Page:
easy.- Ask her to marry you, and if she:
accepts, then you can safely put her down
as a fool.
Children who atre troubled with worms
may be quickly relieved by giving them Dr.
.. H. McLeatn's Liquid Vermifuge.s it kills
and expels worms.
The circulation of the blood -quin:kenedl
antd enriched- -bears life and energy to ex
ery portion of the body; appetite returns:
the hour of rest brings with it sound rep~ose.
This can be secured by taking Dr. J. H. Mc~
Arsenic and Potash Three Tines a Day
for Twent.y-five Years.
I have been taking S. S. S. (Swift's Spe
cific), and feel it to be my duty to state its
results, that others who are similarly affeet
ed may profit by my experience, and be re
lieved of their sufferings. I had suffered
for a long, long time with what the doctors
called Herpes, an eruption of tli skin,
forming scales and blotches which was hor
rible to endlure. Under the advice of phy
sicians I took 30 drops of Fowler's Solution
of Arsenic every day for 25 years besides
many other kinds of medicines, without a
cure. I have been taking S. S. S. for about
two months, and the eruption and nupleas
ant symptoms have all disappeared, and I
am continuing it to completely root it out of
my blood, which I am confident it will do;
and what it has done for me I am sure it
will do for others, for there are thousands
of such cases all over the country which re
sist all other treatment. I have lived here
in my present business for 22 years.
R. R. RorsE, Dealer in Machinery,
31 and 33 West Maryland Street,
Treatise on blood and skin diseases mailed
free. SWIFT SPECIFIC CO.,
The Levi Brothers, of Sum
ter. plaee before our readers a
list of some of their goods and
prices, and say that they not
only advertise their prices, butI
their roods are first class in
Scotch Ginghams 12.1, 15, and 20c.
All Wool Double Width Cashieres 25, 30,
40, 50. and 75c. per yard.
Chldlies at 6.1, 8), 12.1, 20 and 25c.
White Lawn 5, 6, 8, 10, 12, 15, 20, 25, and
Colored Lawn 6, 8, 10. 12, and 15c.
Sateens 10. 12!, and 25c.
Ginghams 8 and 10c.
White Embroidery Skirts 50, 0, and 75c:
$1 and 1.25 per yard.
Warner's Health Corset $1.25.
Warner's Coroline Corset $1.
Ladies' Silk Mitts, colored and black,
from 25c. to $1.
Stamped tidies, scarfs, and splashers from
15c. to Si.
Embroidery Cotton, all colors, 2 balls for
Butcher's Linen 40c. per yard.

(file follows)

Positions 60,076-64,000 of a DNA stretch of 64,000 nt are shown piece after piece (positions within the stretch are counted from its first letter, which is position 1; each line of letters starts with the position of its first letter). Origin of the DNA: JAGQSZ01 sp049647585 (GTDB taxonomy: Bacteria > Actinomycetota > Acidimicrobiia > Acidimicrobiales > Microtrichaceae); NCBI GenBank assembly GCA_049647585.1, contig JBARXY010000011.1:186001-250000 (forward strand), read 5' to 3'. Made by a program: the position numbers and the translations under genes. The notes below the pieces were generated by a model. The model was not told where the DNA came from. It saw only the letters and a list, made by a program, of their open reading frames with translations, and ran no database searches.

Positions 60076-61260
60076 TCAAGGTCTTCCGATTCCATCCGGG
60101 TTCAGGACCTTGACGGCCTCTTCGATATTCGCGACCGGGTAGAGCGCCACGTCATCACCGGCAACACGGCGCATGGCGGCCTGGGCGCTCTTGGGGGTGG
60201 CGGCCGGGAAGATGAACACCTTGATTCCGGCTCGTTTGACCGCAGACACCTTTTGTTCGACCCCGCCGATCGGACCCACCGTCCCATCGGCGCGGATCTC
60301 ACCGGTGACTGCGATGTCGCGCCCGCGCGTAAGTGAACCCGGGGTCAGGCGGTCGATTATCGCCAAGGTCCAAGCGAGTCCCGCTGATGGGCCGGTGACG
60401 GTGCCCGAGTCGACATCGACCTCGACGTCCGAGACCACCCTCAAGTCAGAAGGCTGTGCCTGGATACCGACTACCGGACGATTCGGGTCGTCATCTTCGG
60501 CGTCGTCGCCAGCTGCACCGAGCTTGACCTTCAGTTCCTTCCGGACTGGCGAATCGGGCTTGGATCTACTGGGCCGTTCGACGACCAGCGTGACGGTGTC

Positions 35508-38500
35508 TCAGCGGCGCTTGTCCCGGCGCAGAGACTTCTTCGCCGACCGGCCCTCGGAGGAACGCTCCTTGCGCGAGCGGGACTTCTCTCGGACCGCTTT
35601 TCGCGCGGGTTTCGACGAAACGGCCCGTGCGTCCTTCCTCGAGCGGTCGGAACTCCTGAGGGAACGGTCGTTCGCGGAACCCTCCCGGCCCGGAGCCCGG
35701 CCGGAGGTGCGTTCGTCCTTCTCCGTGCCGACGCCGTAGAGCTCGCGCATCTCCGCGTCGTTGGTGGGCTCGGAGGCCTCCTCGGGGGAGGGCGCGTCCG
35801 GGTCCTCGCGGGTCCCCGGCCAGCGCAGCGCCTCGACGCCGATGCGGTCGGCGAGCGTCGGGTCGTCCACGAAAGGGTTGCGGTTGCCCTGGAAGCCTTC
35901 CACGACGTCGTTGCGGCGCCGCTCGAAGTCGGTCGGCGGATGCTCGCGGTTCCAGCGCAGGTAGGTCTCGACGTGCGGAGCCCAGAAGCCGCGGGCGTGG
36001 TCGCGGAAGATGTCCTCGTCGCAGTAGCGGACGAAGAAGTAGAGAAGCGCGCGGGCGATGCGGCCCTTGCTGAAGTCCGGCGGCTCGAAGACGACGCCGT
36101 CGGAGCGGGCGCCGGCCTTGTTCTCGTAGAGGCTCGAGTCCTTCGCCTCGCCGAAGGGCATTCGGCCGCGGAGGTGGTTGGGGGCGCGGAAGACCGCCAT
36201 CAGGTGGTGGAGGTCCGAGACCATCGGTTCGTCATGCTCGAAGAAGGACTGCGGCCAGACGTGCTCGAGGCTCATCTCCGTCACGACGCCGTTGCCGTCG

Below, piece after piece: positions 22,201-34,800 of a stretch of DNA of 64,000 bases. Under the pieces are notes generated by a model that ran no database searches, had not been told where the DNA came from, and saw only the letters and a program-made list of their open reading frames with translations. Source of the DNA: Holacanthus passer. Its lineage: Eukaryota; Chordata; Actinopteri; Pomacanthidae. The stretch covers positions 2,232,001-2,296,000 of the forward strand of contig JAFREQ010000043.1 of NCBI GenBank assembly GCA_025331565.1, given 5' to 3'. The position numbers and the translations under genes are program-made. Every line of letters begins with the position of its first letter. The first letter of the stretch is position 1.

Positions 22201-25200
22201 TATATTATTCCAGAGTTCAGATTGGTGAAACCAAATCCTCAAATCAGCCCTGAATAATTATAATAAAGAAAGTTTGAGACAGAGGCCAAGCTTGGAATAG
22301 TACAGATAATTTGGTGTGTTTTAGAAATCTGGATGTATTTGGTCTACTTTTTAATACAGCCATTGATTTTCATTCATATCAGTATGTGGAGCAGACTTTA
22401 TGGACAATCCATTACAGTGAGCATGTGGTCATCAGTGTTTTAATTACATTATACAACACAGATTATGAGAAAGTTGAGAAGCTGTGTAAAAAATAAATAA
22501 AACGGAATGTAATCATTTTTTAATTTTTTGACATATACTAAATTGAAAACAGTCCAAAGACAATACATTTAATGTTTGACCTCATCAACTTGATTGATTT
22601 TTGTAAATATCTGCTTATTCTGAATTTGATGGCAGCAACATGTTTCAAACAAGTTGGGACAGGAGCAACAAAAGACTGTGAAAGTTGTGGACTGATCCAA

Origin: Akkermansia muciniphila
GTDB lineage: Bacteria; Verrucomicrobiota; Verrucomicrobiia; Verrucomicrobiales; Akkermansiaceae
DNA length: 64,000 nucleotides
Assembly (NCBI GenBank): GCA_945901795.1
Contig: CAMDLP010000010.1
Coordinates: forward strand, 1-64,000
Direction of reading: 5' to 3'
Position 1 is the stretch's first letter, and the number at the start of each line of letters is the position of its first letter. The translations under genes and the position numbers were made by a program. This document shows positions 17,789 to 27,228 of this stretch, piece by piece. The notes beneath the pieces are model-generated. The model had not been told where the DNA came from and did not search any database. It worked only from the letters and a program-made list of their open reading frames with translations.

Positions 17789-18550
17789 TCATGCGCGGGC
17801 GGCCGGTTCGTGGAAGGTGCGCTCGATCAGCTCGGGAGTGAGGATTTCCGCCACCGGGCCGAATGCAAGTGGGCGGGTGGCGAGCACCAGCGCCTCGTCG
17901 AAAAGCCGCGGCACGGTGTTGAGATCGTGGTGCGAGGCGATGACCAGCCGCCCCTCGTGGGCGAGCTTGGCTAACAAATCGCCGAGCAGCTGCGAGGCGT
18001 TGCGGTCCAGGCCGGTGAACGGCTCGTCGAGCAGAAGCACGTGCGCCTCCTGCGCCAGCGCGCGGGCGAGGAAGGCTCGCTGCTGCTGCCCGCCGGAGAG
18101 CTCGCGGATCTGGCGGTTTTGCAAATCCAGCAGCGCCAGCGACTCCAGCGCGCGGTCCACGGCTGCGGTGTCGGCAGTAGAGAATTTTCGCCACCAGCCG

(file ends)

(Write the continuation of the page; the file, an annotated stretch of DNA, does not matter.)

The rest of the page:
Embroidery Silk 1c. per spool.
Wash Silk 5c. per skein.
Knitting Silk 50c. per ball.
Ladies' Newport Ties from $1 to $3.50.
Opera Slippers from 75c. to $2.50.
Gents' Fine Shoes $3 to $5.
Best line of Summer Clothing at prices
from S5 to $25.
Gents' and Boys' Straw Hats from 25c. to
Ladies' Parasols from 25c. to S4.
Ladies' Hose, black and colors, from 10c.
to 75c. per pair.
Staple and Fancy Groceries in full lines.
Sumter, S. C.
That Tillnan Anecdote.
Brusny Cr.EEr, S. C., June 20, 1890.
F1lor Andbrson kiraal:-I see in your is
I sue of this week an article taken from the
Greenville News of the 12th inst., stating
that Capt. Tillman closed his speech in
'Greenville by relating a dirty anecdote.
thereby offending one Anderson man, and
also one observer. With justice to all par
ties concerned, I didn't think the anecdote
improper on the occasion, and under the
circumstances, as it was used on the Green
ville News, and meant to show that Capt.
Tillman was that day where he had been
for the four years past on the political situa
tion, and that the Greenville News had
changed its course, having once advocated
Tillmoan, and now opposing him, I give
the aniove without reproducing the anecdote.
I do not like to see anybody tilled with false
modesty, nor do I like to see everything
brought to bear against Mr. Tillman that
can be used against him; and will close by
saying that I heara a mnch worse incident
'related in Anderson at the campaign meet
ing in -76, and have never heard anything
said about it then nor since then.
Respectfully, W. D. ACKER.
$100 R1EWARD. $100.
Thereaders of the TnrEs will be pleased
to learn that there is at least one dreaded
disease that science has been able to eure in
all its stages, and that is catarrh. Hall's
ctarrh cure is the only positive cure now
known to the medical fraternity. Catarrh
being a constitutional disease, requir'escon